In 2011, Piotrowski and colleagues in Poland prospectively studied adult patients with asthma. (36) The study included 27 patients with severe asthma who were receiving treatment (group 1), 16 newly diagnosed and never-treated asthma patients (group 2), and 11 health controls (group 3). At baseline and at weeks 4 and 8, EBC was collected and patients underwent spirometry and other tests of asthma severity. Patients were able to take all medications needed to control symptoms throughout the study. Levels of 8-isoprostane (8-IP) in breath condensate were analyzed. At baseline, the median level of 8-IP was 4.67 pg/mL, 6.93 pg/mL, and 3.80 pg/mL in groups 1, 2 and 3, respectively. There were no statistically significant differences among groups in 8-IP levels. In addition, 8-IP levels did not significantly correlate with asthma severity measures, including the number of symptom-free days, FEV1 reversibility, and scores on the asthma control test (ACT). In this study, 8-IP in EBC was not found to be a useful marker of asthma severity.
Conclusions:
There is limited evidence on the use of EBC for determining asthma severity. The available evidence is insufficient to form conclusions on the utility of EBC for this purpose.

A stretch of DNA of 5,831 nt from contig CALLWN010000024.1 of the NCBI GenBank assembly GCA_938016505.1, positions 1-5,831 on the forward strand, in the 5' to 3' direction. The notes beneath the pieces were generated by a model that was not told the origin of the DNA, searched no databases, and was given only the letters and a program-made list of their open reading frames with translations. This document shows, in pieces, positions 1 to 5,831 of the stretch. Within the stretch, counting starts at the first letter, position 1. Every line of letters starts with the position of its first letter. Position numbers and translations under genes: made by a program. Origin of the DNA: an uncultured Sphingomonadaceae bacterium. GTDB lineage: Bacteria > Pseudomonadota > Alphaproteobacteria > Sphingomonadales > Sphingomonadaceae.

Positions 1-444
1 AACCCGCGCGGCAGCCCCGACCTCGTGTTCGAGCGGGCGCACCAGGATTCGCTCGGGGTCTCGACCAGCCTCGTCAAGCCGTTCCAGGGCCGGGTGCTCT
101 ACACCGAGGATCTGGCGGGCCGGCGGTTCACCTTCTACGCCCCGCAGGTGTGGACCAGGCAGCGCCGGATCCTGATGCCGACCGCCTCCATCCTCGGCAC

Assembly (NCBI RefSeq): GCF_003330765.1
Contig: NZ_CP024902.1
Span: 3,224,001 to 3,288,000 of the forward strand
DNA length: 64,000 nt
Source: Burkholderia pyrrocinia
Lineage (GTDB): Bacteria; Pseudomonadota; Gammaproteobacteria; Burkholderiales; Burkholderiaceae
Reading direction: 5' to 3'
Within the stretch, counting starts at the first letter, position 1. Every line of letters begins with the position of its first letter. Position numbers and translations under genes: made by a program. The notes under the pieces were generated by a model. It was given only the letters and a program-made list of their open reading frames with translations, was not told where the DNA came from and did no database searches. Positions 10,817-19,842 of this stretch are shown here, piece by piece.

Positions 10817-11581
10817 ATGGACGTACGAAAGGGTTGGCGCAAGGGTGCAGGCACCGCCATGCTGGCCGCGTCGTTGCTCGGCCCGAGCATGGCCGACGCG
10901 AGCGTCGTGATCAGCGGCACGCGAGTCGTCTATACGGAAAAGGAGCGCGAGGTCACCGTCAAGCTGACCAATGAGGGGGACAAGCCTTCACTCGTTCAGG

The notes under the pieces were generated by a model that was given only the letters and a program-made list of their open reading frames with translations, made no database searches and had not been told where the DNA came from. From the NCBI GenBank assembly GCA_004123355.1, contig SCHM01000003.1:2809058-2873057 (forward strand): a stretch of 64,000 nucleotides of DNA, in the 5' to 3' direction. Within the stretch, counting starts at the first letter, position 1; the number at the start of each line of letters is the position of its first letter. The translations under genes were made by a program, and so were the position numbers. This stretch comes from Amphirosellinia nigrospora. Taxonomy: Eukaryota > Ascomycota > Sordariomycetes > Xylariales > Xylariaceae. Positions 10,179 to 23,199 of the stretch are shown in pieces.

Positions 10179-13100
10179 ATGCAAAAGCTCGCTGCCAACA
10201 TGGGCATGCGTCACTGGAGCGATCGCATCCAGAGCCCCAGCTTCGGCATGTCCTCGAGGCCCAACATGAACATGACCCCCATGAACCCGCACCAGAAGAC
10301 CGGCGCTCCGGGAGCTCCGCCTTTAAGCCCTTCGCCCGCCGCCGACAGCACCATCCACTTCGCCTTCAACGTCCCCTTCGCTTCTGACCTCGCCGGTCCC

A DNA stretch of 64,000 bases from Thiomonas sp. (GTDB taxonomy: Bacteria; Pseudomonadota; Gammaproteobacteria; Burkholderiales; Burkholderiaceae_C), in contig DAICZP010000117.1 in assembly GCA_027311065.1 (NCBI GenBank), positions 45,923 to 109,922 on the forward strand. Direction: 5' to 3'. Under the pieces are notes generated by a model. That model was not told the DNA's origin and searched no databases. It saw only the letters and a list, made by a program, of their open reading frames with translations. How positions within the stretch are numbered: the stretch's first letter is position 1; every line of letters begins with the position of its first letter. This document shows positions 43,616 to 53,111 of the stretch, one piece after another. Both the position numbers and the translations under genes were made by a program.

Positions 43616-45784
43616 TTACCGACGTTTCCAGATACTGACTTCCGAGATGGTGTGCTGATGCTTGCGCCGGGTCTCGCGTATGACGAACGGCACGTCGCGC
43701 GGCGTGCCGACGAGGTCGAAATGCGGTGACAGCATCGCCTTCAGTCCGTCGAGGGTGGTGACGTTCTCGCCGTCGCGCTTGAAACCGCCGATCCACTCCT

Are components of EBC useful as markers of respiratory disorders other than asthma?
There is little published literature on EBC levels in patients with respiratory disorders other than asthma. A 2010 study by Antus and colleagues evaluated EBC in 58 hospitalized patients (20 with asthma and 38 with COPD) and 36 healthy controls (18 smokers and 18 non-smokers). (37) The EBC pH was significantly lower in patients with asthma exacerbations (all non-smokers) at hospital admission compared to non-smoking controls (6.2 vs. 6.4, respectively, p<0.001). The pH of EBC in asthma patients increased during the hospital stay and was similar to that of non-smoking controls at discharge. Contrary to investigators’ expectations, EBC pH values in ex-smoking COPD patients (n=17) did not differ significantly from non-smoking controls, either at hospital admission or discharge. Similarly, pH values in EBC samples from smoking COPD patients (n=21) at admission and discharge did not differ significantly from smoking controls.

Are components of EBC useful in guiding treatment decisions for patients with asthma or other respiratory disorders?

No controlled studies were identified that evaluated the role of EBC tests in the management of asthma or other respiratory disorders. Uncontrolled studies include a 2009 case series investigating whether components of EBC could predict response to steroid treatment in patients with asthma. (38) Eighteen steroid-naive asthma patients were included; EBC collection, spirometry, and methacholine challenge were performed before and 12 weeks after inhaled steroid therapy (equivalent dose of 400 μg fluticasone propionate/d). Among the molecules in EBC examined, higher IL-4 and RANTES levels and lower IP-10 levels at baseline were correlated with an improvement in FEV1. The study had a small sample size, was uncontrolled, and did not address whether EBC measurement could improve patient management or health outcomes.